Zack Greinke's Disappearing Velocity Could Create $138.5M Contract Disaster

Jacob Shafer@@jacobshaferFeatured ColumnistMarch 15, 2018

SCOTTSDALE, AZ - FEBRUARY 20:  Pitcher Zack Greinke #21 of the Arizona Diamondbacks poses for a portrait during photo day at Salt River Fields at Talking Stick on February 20, 2018 in Scottsdale, Arizona.  (Photo by Christian Petersen/Getty Images)
Christian Petersen/Getty Images

In his first season with the Arizona Diamondbacks, in 2016, Zack Greinke wasn't especially good. Last season, he was quite good.

This spring, Greinke is lurching back toward "not good," and that's decidedly bad news for the Snakes.

It might even be a disaster.

Through 2.2 exhibition innings, Greinke has surrendered a .333 opponents' batting average. That's a tiny sample, obviously. More troublingly, Greinke's fastball has been sitting in the mid-80s and topping out at 87 mph, per Nick Piecoro of AZcentral. 

In his most recent outing on Wednesday, he exited after an inning with groin tightness, per ESPN.com.

Diamondbacks fans have every right to be anxious. Greinke is, too.

"Every year, I get nervous that it's not working good enough and that it's not going to come fast enough," Greinke said, per Piecoro. "Same thing this year. I think it's going to be ready, but in the back of my mind I'm always a little nervous that it's not actually going to be there and be ready by the time the season starts."

Greinke battled diminished velocity last spring and went on to post a 3.20 ERA with 215 strikeouts in 202.1 innings. He made the National League All-Star team and finished fourth in NL Cy Young Award voting.

That said, the 34-year-old right-hander posted a 4.37 ERA in a mediocre 2016. His velocity, meanwhile, has been on a steady downward trajectory.

In 2015, when he won the MLB ERA crown with the Los Angeles Dodgers with a mark of 1.66, Greinke's average fastball checked in at 92.5 mph, per FanGraphs. By 2017, that figure had dropped to 91 mph.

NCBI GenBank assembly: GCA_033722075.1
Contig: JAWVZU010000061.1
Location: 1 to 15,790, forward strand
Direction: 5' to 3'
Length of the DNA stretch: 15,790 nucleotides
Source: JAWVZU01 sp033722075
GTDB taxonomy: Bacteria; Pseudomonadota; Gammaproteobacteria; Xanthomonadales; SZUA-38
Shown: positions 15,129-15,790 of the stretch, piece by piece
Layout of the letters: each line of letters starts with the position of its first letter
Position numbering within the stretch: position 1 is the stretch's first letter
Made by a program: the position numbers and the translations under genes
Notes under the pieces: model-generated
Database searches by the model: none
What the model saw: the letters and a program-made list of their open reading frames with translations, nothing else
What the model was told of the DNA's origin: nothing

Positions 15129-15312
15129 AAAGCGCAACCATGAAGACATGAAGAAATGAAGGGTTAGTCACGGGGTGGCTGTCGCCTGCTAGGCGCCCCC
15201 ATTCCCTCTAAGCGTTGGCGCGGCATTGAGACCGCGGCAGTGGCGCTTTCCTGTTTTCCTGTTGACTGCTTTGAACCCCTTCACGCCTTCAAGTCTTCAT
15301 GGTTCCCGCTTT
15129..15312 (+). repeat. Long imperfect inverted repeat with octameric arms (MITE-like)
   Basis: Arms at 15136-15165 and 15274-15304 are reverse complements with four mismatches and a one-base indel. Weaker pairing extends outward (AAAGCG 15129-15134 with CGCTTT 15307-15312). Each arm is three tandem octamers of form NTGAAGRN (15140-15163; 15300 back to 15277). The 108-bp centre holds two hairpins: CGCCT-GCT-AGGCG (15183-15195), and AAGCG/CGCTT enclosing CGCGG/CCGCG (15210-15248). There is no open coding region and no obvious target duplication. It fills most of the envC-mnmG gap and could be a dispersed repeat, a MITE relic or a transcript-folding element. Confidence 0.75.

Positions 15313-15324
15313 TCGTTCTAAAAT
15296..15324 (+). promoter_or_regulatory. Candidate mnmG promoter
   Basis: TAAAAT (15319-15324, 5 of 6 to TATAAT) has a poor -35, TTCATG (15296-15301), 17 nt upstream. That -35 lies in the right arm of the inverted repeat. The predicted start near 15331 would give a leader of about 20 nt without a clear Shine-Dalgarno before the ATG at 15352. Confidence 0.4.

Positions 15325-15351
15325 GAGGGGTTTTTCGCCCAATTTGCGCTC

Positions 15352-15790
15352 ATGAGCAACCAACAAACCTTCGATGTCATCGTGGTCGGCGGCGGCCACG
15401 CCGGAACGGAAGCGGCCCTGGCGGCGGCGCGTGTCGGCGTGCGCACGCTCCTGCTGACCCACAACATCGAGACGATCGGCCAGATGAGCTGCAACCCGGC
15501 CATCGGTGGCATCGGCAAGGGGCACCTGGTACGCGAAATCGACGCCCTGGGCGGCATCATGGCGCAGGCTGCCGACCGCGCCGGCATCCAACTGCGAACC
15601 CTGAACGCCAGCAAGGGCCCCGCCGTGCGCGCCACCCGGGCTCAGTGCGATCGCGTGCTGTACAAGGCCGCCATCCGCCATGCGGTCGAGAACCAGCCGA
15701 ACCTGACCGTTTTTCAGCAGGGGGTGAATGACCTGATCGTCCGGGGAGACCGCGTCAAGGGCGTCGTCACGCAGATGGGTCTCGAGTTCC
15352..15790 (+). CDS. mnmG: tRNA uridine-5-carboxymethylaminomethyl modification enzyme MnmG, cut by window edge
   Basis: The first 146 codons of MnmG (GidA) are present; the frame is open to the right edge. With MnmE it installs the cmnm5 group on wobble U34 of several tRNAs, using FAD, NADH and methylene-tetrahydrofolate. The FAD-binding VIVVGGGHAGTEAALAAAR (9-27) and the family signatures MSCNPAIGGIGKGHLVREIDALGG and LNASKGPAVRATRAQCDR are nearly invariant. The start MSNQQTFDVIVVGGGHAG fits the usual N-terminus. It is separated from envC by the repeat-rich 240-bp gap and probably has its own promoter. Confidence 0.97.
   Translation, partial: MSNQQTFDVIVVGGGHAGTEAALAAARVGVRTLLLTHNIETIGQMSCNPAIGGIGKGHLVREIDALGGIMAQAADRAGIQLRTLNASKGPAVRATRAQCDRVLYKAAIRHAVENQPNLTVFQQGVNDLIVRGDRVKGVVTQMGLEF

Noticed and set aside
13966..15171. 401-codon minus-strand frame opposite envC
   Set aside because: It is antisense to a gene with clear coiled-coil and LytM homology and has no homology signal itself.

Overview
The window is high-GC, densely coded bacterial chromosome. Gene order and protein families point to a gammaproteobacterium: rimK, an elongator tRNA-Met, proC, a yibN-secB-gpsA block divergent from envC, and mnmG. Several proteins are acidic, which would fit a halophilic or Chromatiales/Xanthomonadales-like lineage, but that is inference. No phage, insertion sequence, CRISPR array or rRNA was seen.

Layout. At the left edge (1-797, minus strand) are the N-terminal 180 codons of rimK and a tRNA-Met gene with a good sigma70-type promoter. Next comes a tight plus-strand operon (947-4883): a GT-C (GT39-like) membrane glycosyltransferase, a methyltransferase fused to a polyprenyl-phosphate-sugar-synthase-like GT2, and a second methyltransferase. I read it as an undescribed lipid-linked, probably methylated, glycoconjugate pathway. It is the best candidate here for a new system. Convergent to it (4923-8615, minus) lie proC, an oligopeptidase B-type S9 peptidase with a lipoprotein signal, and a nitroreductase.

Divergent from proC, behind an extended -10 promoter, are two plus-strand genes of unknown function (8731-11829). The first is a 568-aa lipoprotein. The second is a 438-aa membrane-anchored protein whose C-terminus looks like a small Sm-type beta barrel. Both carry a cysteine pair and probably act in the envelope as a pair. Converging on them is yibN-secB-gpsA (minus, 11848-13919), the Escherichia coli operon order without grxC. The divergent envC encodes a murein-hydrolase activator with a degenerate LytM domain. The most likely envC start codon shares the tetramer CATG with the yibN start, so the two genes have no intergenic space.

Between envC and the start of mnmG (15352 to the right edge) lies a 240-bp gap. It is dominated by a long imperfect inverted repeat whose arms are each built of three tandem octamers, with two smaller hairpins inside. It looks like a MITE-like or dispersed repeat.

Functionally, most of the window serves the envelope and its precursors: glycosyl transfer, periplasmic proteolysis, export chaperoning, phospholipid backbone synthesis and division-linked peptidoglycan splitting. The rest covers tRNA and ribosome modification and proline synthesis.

It didn't prevent Greinke from being an effective pitcher last year, but it's a disturbing trend. 

Ross D. Franklin/Associated Press

Keep in mind, the Diamondbacks owe Greinke $138.5 million dollars through 2021. They went all-in when they signed him to a $206.5 million megadeal in December 2015. They need him to be an ace if they're going to get back to the postseason.

The Los Angeles Dodgers are the toast of the National League West. The Colorado Rockies, who snagged the NL's second wild-card slot last season, are right there. The San Francisco Giants are much improved after adding some quality veteran pieces.

The D-backs have other high-upside arms, including Robbie Ray, who posted a 2.81 ERA and paced the Senior Circuit with 12.1 strikeouts per nine innings last season. They also have an offense that finished fifth in the NL in runs and OPS, though they did lose slugger J.D. Martinez to free agency. 

That gives them insurance, but it doesn't eliminate the need for an effective Greinke. Manager Tony Lovullo has yet to name an Opening Day starter, which tells you all you need to know. Lovullo said, per Piecoro:

"We need to probably cycle through some of the candidates and make sure they're healthy and strong and ready. I know from just listening to some of the comments, Zack is concerned about his velocity. There is a whole bunch of different things and moving parts to this equation. We're going to let everything kind of settle down, get some input from Zack, see where he's at."

Rick Scuteri/Associated Press

In 2006, Greinke missed two months of the season due to social anxiety disorder while pitching for the Kansas City Royals.

As USA Today's Ted Berg recently opined: "Harboring any sort of self-doubt seems antithetical to playing professional baseball, a sport of minuscule margins dominated by randomness and failure. Most baseball players, even the lousy ones, practically ooze macho confidence."

In 2009, Greinke won his first Cy Young Award with K.C. He overcame whatever obstacles stood in his way. There is precedent for the four-time All-Star clearing hurdles, rediscovering his form and exceeding expectations. No one should be pressing the panic button in mid-March.

At the same time, there are no guarantees when it comes to pitchers entering their mid-30s. Was Greinke's resurgent 2017 a harbinger of things to come or an anomalous late-career blip?

If it was the former, the Diamondbacks will be in the thick of the NL playoff race once again. If it was the latter, they could tumble under the weight of an overpaid albatross.

We know what Greinke is when he's good. We know what he is when he's not good. Now, we wait to see what he'll be in 2018.

       

All statistics and contract information current as of Wednesday and courtesy of FanGraphs and Baseball Reference.

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